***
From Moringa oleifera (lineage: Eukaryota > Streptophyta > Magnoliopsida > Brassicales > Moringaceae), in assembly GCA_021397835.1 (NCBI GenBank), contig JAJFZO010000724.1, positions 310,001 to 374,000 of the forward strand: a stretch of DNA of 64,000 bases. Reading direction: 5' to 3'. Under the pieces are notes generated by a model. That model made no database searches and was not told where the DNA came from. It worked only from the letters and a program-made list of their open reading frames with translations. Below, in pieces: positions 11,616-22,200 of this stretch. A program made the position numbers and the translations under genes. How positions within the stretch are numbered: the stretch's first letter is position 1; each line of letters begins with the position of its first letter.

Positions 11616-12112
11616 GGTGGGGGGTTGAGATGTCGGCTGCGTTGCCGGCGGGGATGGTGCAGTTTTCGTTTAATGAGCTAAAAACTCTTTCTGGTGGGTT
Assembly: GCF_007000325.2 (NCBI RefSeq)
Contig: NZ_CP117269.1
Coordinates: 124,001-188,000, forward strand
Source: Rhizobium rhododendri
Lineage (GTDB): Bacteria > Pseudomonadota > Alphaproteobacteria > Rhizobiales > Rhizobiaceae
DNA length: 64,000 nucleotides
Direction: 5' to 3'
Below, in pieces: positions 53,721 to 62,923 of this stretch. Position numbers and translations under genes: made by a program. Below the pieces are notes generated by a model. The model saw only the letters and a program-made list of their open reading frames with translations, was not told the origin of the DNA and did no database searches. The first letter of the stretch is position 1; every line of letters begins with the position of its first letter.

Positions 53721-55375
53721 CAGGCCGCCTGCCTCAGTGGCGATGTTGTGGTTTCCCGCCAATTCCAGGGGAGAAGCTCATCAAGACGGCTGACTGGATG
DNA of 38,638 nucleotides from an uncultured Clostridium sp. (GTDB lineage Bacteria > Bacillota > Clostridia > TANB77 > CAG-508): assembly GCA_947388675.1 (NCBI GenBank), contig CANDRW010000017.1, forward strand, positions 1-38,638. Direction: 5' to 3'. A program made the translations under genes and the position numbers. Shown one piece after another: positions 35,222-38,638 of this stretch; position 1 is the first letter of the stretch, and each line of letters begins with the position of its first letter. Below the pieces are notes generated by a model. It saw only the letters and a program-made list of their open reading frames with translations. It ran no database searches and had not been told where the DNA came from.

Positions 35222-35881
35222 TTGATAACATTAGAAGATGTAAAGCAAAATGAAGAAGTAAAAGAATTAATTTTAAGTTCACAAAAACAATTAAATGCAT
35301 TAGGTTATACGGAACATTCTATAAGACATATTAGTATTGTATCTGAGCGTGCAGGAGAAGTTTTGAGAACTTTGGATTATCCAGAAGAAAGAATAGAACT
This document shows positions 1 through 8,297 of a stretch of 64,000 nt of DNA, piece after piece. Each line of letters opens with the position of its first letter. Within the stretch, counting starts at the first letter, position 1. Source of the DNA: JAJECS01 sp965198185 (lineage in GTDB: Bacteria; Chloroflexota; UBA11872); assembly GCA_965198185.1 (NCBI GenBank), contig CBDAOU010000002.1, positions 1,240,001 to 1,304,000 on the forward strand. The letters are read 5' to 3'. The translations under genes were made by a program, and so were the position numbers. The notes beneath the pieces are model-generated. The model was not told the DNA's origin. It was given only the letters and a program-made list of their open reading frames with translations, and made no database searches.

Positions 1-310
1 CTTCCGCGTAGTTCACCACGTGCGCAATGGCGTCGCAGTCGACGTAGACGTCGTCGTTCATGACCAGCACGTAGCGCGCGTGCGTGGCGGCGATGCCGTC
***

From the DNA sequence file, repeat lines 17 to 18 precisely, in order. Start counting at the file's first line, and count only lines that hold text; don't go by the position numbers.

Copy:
35301 TAGGTTATACGGAACATTCTATAAGACATATTAGTATTGTATCTGAGCGTGCAGGAGAAGTTTTGAGAACTTTGGATTATCCAGAAGAAAGAATAGAACT
This document shows positions 1 through 8,297 of a stretch of 64,000 nt of DNA, piece after piece. Each line of letters opens with the position of its first letter. Within the stretch, counting starts at the first letter, position 1. Source of the DNA: JAJECS01 sp965198185 (lineage in GTDB: Bacteria; Chloroflexota; UBA11872); assembly GCA_965198185.1 (NCBI GenBank), contig CBDAOU010000002.1, positions 1,240,001 to 1,304,000 on the forward strand. The letters are read 5' to 3'. The translations under genes were made by a program, and so were the position numbers. The notes beneath the pieces are model-generated. The model was not told the DNA's origin. It was given only the letters and a program-made list of their open reading frames with translations, and made no database searches.